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The first 40 minutes are typical Asian horror fare; Ting is a goofy ingenue, an actress wannabe with a bad Bai Ling haircut who's hired by the local police department to help them reenact crimes. She quickly gains a modicum of fame, and a following...including the ghosts of every dead woman she portrays. Her big chance comes when the police find evidence of the death of international beauty queen Meen. Let me reenact your death, prays Ting, and I'll help find out what happened to you. Meen hears her, and her prayers are answered as the ghost starts haunting Ting.
To this point, the movie has every Asian horror cliche known to man--unintentional levity, ridiculous plot, stringy-haired ghosts in obvious greyish makeup, and hideously bad overacting by the girl playing Ting--but about halfway through the entire premise changes and it gets a LOT better; the cliches are revealed to be a joke on the viewer and swept away, and the story shifts to streamlined horror. Lots of horror. No spoilers, but it was creepy enough that I had to summon the dog to sit with me on the couch and keep me company.
There is a lot of CGI, but I thought it was done well, and the sound effects are excellent (I don't normally comment on sound effects but the ghost is announced by a tinkling ankle bell and by the last scene you'll dread the noise). There's no existential navel-gazing or long exposition--when the ghost comes out to play, the results are extremely effective.
Another nice touch from a director who clearly enjoys inside jokes: as the closing credits run, clips from the movie where images of the ghost were hidden are shown in tandem. Most of them are subtle, almost subliminal, but it makes for interesting viewing.
Thai director Monthon Arayangkoon is probably better known on this side of the pacific as a producer (for the wonderful, underrated thriller Pizza and the biopic Indiana Joai: Elephant Cemetery), but he's directed three movies; Garuda is notable for being the first Thai film completely shot on digital, but is otherwise unremarkable, and The House is well-received, though shallow. The Victim, which came in the middle, shares a number of the weaknesses of the other two movies, but is nonetheless watchable, as long as you're willing to overlook one major problem. (Unfortunately, because of the film's structure, I can't go too far into that problem, but I'll do my best to address it without major spoilers.)
The film centers on Ting (Black Night's Pitchanart Sakakorn), who as the film opens has recently finished an acting class (with one of the most terrifying acting instructors you'll ever see on a screen). While she's demonstrating how to laugh to her father in a crowded cafe, she's approached by Lieutenant Te (Bangkok Loco's Kiradej Ketakinta), who's looking for an actress for a very specialized role: she'll be playing in crime reconstructions. We get a montage of humorous scenes as she and her usual co-star get used to the work, but then the real plot begins: the police assign her to the murder of Meen (The Bullet's Apasiri Nitibhon), whose body has never been found. When Ting goes to the murder site to get some perspective, she has a vision that's well outside the kind of stuff she's used to, and begins to feel that Meen's spirit is directing her to the real killer.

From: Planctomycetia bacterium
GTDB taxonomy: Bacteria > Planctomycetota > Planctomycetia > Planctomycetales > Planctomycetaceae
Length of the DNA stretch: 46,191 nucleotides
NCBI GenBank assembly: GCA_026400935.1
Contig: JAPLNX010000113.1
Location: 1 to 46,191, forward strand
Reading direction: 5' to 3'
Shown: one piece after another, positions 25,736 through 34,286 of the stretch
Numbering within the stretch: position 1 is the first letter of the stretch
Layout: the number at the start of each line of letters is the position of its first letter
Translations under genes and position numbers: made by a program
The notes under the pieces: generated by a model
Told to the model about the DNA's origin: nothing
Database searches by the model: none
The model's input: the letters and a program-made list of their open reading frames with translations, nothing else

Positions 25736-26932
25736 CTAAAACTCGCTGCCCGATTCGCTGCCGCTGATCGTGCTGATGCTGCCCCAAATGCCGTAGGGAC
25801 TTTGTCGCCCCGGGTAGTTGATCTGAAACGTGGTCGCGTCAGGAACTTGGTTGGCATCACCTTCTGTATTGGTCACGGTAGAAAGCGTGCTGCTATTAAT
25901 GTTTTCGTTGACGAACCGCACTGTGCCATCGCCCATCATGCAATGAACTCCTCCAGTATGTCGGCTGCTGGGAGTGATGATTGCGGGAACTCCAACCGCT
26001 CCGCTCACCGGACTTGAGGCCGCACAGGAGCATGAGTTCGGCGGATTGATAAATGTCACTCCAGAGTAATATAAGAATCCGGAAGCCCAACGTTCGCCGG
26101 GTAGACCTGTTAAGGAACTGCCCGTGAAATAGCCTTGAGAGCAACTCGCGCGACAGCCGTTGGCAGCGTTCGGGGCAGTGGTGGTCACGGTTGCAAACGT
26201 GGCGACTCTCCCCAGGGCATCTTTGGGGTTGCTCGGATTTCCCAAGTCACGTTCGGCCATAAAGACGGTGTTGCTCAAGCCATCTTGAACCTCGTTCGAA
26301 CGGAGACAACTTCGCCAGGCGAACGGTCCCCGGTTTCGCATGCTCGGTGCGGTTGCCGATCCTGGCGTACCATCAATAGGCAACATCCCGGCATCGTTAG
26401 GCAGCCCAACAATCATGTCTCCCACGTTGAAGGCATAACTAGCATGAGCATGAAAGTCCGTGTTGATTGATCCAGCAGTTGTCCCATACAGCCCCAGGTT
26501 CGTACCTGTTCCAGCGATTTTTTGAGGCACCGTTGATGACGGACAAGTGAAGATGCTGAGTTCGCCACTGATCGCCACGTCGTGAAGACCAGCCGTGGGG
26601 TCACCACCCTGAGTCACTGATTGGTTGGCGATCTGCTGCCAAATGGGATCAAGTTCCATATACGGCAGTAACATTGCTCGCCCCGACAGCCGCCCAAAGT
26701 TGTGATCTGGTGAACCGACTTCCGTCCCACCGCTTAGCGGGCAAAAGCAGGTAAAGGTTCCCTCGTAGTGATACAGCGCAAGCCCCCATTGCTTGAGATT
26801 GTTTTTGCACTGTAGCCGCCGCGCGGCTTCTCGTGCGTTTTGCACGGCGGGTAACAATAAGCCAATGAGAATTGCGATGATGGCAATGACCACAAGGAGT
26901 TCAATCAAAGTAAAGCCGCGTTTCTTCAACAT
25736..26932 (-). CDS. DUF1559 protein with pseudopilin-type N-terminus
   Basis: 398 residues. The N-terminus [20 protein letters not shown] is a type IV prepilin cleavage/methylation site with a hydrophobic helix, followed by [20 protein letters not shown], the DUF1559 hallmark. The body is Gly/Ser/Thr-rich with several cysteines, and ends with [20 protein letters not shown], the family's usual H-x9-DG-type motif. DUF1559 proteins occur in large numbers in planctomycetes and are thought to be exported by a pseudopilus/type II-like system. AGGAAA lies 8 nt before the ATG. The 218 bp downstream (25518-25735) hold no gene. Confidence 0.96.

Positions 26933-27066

All well and good, and as a straight supernatural murder mystery, it's not bad, if minor and somewhat forgettable.Read more ›
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This movie was just the stupidest movie i've ever seen. It wasn't even scary, the plot was just stupid. But the quality is good.Published on December 17, 2012 by Trinht09
This is the first movie I think I've ever watched that decided to derail itself from the track. The only other movie I can think of that went from "great!" to "what is this? Read morePublished on February 10, 2011 by maskedgamer
I'm a fan of Asian Horror Movies (especially Thai). Prior to watching this piece of crap, I saw SILK. Read morePublished on June 4, 2008 by G. A, Palermo
This film suffers from a lack of everything: interesting characters, good-looking scenery, and most conspiciously missing is the scares. Read morePublished on November 30, 2007 by Jason A. Greeno